When is drywall a problem?
Although there have been concerns about contaminated drywall emitting sulfur gases, there is little evidence to prove that uncontaminated drywall is linked to serious health risks.
The Whole Story
Drywall (gypsum board) is used in North American construction as a faster alternative to plaster and wood . Drywall is made of gypsum (calcium sulfate dihydrate), paper, and additives such as mica, clay, and resin. Installation in plasterboard generates gypsum and silica dust, irritating to the lungs.
Workers should wear personal protective equipment such as safety glasses, gloves, and dust masks when handling drywall. Water-damaged drywall loses its strength and can form mold.
After the very active hurricane season in 2004 and 2005, there was a shortage of American-made drywall due to the construction and reconstruction of new homes. Some suppliers have increased their imports of drywall from China to meet demand. Unfortunately, some of the imported drywall was contaminated with toxic chemicals.
In 2008, Florida homeowners began reporting upper respiratory irritation in their newly built homes. Many reported a decrease in symptoms when they left home and a recurrence of symptoms when they returned. Reported symptoms included headache, itchy and irritated eyes and skin, difficulty breathing, persistent cough, runny nose, sinus infections and congestion, sore throat, nosebleeds frequent and asthma attacks.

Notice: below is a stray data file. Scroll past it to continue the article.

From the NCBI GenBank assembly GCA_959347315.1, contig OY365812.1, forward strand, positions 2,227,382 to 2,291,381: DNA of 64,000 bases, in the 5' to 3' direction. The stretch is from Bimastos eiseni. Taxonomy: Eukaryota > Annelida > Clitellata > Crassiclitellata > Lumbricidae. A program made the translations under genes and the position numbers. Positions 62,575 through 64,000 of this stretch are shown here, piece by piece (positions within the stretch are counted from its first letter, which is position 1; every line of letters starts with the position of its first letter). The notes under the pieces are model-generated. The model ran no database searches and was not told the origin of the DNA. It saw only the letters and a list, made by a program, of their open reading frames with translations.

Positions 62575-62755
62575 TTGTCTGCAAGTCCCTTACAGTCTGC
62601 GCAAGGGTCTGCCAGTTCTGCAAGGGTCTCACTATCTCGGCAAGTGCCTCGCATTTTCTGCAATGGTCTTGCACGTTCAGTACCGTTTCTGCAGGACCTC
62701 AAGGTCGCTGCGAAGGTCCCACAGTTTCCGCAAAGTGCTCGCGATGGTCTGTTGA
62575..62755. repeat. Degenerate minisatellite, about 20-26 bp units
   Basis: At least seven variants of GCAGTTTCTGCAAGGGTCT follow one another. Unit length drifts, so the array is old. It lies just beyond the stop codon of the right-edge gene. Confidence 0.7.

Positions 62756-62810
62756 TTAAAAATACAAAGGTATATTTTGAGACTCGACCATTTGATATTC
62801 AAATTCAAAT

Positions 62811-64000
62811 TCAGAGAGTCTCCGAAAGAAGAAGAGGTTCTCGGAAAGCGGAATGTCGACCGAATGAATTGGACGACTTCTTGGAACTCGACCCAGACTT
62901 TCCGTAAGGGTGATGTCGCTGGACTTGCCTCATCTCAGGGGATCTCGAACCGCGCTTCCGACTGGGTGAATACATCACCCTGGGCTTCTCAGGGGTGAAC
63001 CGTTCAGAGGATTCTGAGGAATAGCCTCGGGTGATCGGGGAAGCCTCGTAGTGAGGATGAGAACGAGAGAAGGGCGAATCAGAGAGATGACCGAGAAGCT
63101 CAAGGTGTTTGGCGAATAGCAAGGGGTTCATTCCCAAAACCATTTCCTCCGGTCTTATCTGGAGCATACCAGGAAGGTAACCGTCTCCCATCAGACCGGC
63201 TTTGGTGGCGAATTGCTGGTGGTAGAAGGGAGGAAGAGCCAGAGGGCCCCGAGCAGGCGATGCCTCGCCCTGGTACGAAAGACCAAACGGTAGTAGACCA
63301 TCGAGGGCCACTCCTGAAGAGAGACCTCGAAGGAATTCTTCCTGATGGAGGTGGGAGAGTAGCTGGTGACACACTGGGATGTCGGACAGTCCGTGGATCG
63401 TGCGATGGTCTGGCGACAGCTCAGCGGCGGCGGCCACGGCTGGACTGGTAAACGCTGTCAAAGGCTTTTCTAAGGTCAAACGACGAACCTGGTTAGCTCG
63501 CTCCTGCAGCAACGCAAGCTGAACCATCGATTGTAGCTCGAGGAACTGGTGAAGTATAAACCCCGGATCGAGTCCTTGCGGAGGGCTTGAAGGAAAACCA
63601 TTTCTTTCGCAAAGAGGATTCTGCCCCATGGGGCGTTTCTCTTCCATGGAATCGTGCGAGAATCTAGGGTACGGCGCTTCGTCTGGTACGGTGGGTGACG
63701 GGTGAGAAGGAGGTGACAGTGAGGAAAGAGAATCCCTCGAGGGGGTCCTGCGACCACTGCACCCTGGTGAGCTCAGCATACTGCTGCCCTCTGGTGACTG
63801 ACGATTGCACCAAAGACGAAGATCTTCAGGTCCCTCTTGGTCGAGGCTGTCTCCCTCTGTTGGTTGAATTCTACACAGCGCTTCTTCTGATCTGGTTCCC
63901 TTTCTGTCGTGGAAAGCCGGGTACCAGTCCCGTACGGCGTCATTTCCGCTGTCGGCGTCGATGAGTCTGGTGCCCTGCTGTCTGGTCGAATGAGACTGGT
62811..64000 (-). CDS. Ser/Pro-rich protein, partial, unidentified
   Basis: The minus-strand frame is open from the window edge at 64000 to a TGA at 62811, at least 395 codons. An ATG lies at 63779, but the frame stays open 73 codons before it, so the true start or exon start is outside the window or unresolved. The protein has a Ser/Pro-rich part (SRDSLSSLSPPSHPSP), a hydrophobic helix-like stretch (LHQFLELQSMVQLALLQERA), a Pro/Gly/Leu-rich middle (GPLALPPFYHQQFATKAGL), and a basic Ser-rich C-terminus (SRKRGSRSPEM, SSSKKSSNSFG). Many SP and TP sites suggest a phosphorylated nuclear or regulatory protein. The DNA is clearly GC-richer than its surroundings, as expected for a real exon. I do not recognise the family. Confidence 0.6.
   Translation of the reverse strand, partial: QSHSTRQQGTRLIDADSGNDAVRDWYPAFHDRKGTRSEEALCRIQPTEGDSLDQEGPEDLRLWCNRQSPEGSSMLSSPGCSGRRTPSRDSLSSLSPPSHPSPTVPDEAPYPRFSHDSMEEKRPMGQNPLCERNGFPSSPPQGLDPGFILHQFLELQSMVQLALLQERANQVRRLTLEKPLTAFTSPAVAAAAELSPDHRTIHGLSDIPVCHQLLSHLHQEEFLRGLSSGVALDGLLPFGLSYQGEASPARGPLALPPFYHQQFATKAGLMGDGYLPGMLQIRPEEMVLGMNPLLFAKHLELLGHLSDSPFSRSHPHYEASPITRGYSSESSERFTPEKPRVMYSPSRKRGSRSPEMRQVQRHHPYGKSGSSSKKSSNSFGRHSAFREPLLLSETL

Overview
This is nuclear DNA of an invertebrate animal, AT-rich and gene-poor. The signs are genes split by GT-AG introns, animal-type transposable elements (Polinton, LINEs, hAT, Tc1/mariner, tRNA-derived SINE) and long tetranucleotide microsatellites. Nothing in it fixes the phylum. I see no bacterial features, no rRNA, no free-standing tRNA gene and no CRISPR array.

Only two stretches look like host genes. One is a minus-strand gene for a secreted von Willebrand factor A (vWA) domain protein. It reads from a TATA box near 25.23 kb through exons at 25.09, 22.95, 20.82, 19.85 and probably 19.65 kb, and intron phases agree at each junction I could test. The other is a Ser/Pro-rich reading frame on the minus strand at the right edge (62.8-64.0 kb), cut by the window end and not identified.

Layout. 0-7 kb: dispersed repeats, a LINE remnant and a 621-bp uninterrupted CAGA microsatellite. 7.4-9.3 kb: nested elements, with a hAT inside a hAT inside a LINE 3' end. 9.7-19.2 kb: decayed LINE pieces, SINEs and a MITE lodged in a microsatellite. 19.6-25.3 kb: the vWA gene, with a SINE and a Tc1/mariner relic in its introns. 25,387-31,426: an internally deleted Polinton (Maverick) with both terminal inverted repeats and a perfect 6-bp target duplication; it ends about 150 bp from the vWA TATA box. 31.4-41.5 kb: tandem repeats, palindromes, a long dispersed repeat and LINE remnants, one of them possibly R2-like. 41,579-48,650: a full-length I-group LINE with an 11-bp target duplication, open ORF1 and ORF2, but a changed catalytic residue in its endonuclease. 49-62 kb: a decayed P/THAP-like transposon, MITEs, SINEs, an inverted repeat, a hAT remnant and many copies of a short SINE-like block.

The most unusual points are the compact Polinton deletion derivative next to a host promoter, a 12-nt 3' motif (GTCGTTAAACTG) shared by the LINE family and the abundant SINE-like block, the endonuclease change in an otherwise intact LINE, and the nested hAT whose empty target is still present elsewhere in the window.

Some residents have reported a strong sulfur smell and premature corrosion or deterioration of certain metals (especially copper) in their homes, such as air conditioner coils and electrical wiring. Not all homes with drywall issues had China-made drywall.
Some problematic homes had drywall made in North America and some had drywall with no indication of origin. “Problematic drywall” refers to all affected drywall, regardless of country of origin.
The U.S. Consumer Product Safety Commission (CPSC) defines "problem drywall" as meeting the following criteria:
Step One: Visual inspection must show blackening copper wire or A/C evaporator coil AND drywall installed between 2001 and 2009.
Step Two: Drywall installed between 2005 and 2009 must have at least two of the following. For installations between 2001 and 2004, at least four of the following must be met (* indicates lab testing required):
Elemental sulfur in drywall core*
Black copper sulfide on labels, ground wires and/or conditioning coils*
Chinese markings on plasterboard
High sulfide emissions gases from gypsum board*
Corrosion Induced by Drywall in Test Chambers*
In late 2009, the CPSC concluded that there was a "strong association between Chinese drywall and the corrosion and pipe threads reported by thousands of homeowners across the United States.
The issue was fixed in 2011 and now all drywall must be tested for volatile sulfur before it can be sold in the United States
If the drywall is ingested or gets in the eyes
If you think someone ingested Placoplâtre, don't make them vomit. Immediately check the webPOISONCONTROL® online tool for assistance or call the poison control center at 1-800-222-1222.
When drywall dust gets into the eyes, irritation, redness, or scratching may occur on the surface of the eye. Serious eye damage is unlikely, but eyes should be flushed immediately. Remove contact lenses and use plenty of room temperature water.
For babies, pour a little water on the bridge of the nose and gently run it into the eyes. Encourage blinking.
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